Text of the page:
Mumbai: Tormented by blisters, illness and injuries, ultra-marathoner Samir Singh got to within 36 kilometres of his goal of running 10,000km in 100 days when pain and exhaustion beat him.
Mr Singh, dubbed “The Faith Runner” and inevitably compared to Forrest Gump, spent nearly three months running between Mumbai’s slums and business district using donated clothes and equipment, and living on just about Rs. 190 a day.
At the end of his attempt on Sunday, the 5ft 7ins (170cm) running coach, who also suffered stomach problems and viral fever, weighed just 40 kilogrammes (88 pounds).
Mr Singh started on April 29 in scorching heat, and has been running through the monsoon rains without skipping a day. He needed to clock 150km (93 miles) on the final day on Sunday, after falling behind schedule through illness.
But the 44-year-old could only complete 114km, falling agonisingly short of his target which was the equivalent of about a quarter of the Earth’s circumference. “He was plagued by gastro-intestinal infections and contracted viral fever but has run 9,964.19 km in 100 days,” Vikram Bhatti, who handled Mr Singh’s campaign, told AFP.
Dressed in a blue sports vest, Mr Singh started each day in the early hours from the northern Mumbai slums and headed to the business district in the city’s south.
“My journey of running 100 kilometres per day is very challenging but I wanted to show the endurance limit of human spirit,” Singh told AFP ahead of the final run. Friends mocked the man hailing from Madhya Pradesh for taking on the challenge, but it became an attempt that caught the public imagination.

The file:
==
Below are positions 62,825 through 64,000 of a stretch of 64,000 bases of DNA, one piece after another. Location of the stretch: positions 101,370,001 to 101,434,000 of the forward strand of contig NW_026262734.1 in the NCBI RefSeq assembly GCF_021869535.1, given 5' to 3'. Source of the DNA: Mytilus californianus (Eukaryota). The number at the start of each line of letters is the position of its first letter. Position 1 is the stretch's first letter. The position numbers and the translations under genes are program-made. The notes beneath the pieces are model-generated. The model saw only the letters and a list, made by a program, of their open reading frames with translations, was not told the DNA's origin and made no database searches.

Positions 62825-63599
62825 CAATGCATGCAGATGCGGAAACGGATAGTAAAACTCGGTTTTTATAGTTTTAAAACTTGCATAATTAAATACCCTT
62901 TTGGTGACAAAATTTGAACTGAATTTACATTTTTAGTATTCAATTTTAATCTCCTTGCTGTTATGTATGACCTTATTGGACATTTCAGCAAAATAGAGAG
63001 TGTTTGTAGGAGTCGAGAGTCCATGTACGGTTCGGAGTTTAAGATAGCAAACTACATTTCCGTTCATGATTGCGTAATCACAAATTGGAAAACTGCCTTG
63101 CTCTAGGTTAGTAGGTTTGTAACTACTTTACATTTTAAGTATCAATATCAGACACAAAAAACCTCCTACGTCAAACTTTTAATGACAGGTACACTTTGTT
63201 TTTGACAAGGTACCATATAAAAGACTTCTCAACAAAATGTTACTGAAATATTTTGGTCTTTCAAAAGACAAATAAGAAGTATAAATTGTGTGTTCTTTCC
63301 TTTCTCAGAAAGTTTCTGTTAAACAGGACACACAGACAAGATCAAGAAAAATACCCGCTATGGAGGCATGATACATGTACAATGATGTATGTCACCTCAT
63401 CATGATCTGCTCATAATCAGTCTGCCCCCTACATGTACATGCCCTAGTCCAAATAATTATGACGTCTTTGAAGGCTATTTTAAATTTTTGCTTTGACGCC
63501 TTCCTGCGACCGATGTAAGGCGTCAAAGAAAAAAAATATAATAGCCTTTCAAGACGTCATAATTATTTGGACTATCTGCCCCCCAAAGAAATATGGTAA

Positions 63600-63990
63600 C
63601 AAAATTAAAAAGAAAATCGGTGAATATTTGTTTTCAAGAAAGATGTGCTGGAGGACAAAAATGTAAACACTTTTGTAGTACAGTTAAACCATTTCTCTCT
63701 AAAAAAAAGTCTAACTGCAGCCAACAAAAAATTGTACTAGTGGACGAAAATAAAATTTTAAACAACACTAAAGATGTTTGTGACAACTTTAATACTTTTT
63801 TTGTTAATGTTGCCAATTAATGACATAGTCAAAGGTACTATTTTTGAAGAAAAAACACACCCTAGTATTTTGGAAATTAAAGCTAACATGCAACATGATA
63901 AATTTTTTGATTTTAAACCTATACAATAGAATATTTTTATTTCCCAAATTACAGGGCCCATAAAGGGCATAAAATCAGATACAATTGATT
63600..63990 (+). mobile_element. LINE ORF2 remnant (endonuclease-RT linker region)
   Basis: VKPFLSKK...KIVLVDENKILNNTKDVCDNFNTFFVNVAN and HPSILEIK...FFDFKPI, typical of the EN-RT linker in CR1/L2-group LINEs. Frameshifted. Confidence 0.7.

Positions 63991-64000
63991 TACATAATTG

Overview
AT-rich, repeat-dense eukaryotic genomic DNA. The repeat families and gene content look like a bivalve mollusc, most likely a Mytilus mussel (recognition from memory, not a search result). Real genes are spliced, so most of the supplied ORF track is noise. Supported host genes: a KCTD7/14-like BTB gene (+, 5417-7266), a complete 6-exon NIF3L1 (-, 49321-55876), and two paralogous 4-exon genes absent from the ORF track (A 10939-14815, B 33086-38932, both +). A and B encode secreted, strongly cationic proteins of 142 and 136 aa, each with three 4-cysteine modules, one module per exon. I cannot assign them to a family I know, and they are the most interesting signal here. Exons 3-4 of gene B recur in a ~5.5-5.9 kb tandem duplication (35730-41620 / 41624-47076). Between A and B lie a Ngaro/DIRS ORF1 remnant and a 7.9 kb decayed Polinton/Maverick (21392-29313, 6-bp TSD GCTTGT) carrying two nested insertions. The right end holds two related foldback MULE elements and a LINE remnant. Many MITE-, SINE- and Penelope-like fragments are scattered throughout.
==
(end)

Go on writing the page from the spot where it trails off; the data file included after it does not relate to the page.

“I survived without a job for the last nine months and people have come forward and supported me with donations, shoes, clothes and equipment,” Mr Singh said.
He had a GPS watch, a basic mobile phone for emergencies and 200 rupees ($3.14) a day. Mr Singh said he particularly enjoyed his meal of rice and spicy lentils, after every run. The five-time ultra-marathon winner lost 16 kilos (35 pounds) during the challenge as his exertions took their toll.
“I have focused on my goals with determination and nurtured my dreams despite cracked heels, fractured joints and legs,” Mr Singh said. Mr Singh was spotted one day by Mumbai documentary-makers Vandana and Vikram Bhatti, who christened him ‘The Faith Runner’.
“We met him on the 47th day of his challenge and were taken aback by his story. So, we have been running a Facebook campaign to create awareness and generate funds for Samir,” Vandana Bhatti told AFP.
Fans joined him for several stretches of his run each day. Mr Singh’s run was longer than the Great Wall of China (5,500km) and further than the distance from Mumbai to London (7,200km).
He went to a temple to pray on Monday, giving up a plan to complete the last 36 km. Mr Singh said he will now rest, and then starting mapping out a new challenge — this time over 40,000 kilometres. “I have not met my mother for a while as she would be heartbroken looking at my sunken face. But I am happy so many people are invested in my story right now,” Mr Singh said.